Learn about emocha’s scalable solution at work through our published research and case studies.
Research Publications & Case Studies
emocha has been proven to secure high rates of medication adherence, even in areas where connectivity was challenging. Review our latest customer case studies and peer-reviewed research.
Peer Reviewed Journal Publications of emocha Implementations
Brooks KM, Castillo-Mancilla JR, Morrow M, MaWhinney S, Rowan SE, Wyles D, Blum J, Huntley R, Salah LM, Tehrani A, Bushman LR, Anderson PL, Kiser JJ. Adherence to Direct-Acting Antiviral Therapy in People Actively Using Drugs and Alcohol: The INCLUD Study. Open Forum Infect Dis. 2021 Jan; 8(1): ofaa564.
“Persons with HCV who use drugs achieved high SVR with high but variable adherence to DAA therapies. Participants assigned to vDOT had a median adherence of 98%, and were more than twice as likely (21% vs. 10%) to complete all 84 doses in 84 days.”
Litwin AH, Jost J, Wagner K, et al. Rationale and design of a randomized pragmatic trial of patient-centered models of hepatitis C treatment for people who inject drugs: The HERO study. Contemp Clin Trials. 2019;87:105859. doi:10.1016/j.cct.2019.105859 (Protocol paper)
“This study addresses an urgent need for timely and accurate information on optimal models of care to promote HCV treatment initiation, adherence, treatment completion and SVR among PWID, as well as rates and factors associated with reinfection and resistance after treatment.”
Opioid Use Disorder
Godersky ME, Klein JW, Merrill JO, Blalock KL, Saxon AJ, Samet JH, Tsui JI. Acceptability and Feasibility of a Mobile Health Application for Video Directly Observed Therapy of Buprenorphine for Opioid Use Disorders in an Office-based Setting. J Addict Med. 2020 Jul/Aug;14(4):319-325. doi: 10.1097/ADM.0000000000000608. PMID: 31972762; PMCID: PMC7358111.
Godersky ME, Saxon AJ, Merrill JO, Samet JH, Simoni JM and Tsui JI. Provider and patient perspectives on barriers to buprenorphine adherence and the acceptability of video directly observed therapy to enhance adherence. Addict Sci Clin Pract 2019; 14:11.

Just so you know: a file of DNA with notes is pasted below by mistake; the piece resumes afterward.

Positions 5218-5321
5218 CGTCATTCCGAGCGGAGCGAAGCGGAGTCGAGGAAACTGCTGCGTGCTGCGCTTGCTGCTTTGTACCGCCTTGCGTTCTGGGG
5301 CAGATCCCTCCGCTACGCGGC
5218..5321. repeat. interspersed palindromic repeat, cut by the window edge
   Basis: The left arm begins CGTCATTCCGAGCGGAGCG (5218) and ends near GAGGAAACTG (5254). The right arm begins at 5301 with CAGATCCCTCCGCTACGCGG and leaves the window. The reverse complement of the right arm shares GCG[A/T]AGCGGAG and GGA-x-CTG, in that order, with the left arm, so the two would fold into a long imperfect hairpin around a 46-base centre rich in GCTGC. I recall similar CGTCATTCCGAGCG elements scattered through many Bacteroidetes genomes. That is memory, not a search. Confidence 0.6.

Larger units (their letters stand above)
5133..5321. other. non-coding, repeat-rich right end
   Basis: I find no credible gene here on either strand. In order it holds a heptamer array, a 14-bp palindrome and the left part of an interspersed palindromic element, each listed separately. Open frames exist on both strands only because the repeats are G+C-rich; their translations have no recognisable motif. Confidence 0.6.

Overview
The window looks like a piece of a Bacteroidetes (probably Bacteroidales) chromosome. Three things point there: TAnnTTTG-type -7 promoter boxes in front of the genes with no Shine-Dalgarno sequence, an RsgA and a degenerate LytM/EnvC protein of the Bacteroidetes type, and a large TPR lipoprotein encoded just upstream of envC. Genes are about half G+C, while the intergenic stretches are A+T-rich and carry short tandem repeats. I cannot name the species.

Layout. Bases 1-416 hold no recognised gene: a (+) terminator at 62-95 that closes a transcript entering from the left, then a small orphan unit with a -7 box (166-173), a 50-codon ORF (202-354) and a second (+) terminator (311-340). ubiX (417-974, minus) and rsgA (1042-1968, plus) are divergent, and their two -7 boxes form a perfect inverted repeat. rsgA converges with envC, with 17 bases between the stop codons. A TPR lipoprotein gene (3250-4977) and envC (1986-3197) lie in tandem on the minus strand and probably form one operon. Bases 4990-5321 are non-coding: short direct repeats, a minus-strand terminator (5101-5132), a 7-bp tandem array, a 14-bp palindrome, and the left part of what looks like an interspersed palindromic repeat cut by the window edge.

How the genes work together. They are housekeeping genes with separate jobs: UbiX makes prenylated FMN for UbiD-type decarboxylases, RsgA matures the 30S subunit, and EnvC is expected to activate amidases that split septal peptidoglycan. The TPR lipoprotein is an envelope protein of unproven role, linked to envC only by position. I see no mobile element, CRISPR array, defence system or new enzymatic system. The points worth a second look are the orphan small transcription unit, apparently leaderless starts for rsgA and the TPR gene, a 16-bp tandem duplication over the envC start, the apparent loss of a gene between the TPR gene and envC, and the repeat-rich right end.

Schramm ZA, Leroux BG, Radick AC, Ventura AS, Klein JW, Samet JH, Saxon AJ, Kim TW, Tsui JI. Video directly observed therapy intervention using a mobile health application among opioid use disorder patients receiving office-based buprenorphine treatment: protocol for a pilot randomized controlled trial. Addict Sci Clin Pract. 2020 Jul 31;15(1):30. doi: 10.1186/s13722-020-00203-9. PMID: 32736660; PMCID: PMC7393902. (Protocol paper)
Holzman SB, Atre S, Sahasrabudhe T, Ambike S, Jagtap D, Sayyad Y, Kakrani AL, Gupta A, Mave V, Shah M. Use of Smartphone-Based Video Directly Observed Therapy (vDOT) in Tuberculosis Care: Single-Arm, Prospective Feasibility Study. JMIR Form Res 2019;3(3):e1341.
“Median adherence was 74% (IQR 62%-84%), and median verifiable fraction was 86% (IQR 74%-98%). More than 90% of patients reported recording and uploading videos without difficulty.”
Olano-Soler H, Thomas D, Joglar O, et al. Notes from the Field: Use of Asynchronous Video Directly Observed Therapy for Treatment of Tuberculosis and Latent Tuberculosis Infection in a Long-Term–Care Facility ― Puerto Rico, 2016–2017. MMWR Morb Mortal Wkly Rep 2017;66:1386–1387.
“Use of asynchronous VDOT saved PRDH approximately 240 hours in DOT-related activities, equivalent to 25% of the workload for a full-time epidemiology technician/case manager over 6 months of treatment… As of July 12, 2017, all 11 patients with active TB disease and all six with LTBI had completed treatment with recommended ≥80% compliance (percentage of scheduled doses actually taken) (Table) (6).”
Holzman SB, Zenilman A, Shah M. Advancing Patient-Centered Care in Tuberculosis Management: A Mixed-Methods Appraisal of Video Directly Observed Therapy. OFID 2018, Volume 5, Issue 4, ofy046.
“Medication adherence on vDOT was comparable to that of in-person DOT (94% vs 98%, P = .17), with a higher percentage of total treatment doses (inclusive of weekend/holiday self-administration) ultimately observed during the vDOT period (72% vs 66%, P = .03).”
Morris S, Miner M, Rodriguez T, Stancil R, Wiltz-Beckham D, Chorba T. Notes from the Field: Tuberculosis Control Activities After Hurricane Harvey — Texas, 2017. MMWR Morb Mortal Wkly Rep 2017; 66:1362–1363.
“Sixty-one patients had already been placed on video-enabled DOT, 30 had TB disease (cases), and 31 had latent TB infection and needed DOT. Fifty-nine (97%) were monitored successfully and did not miss any medication doses.”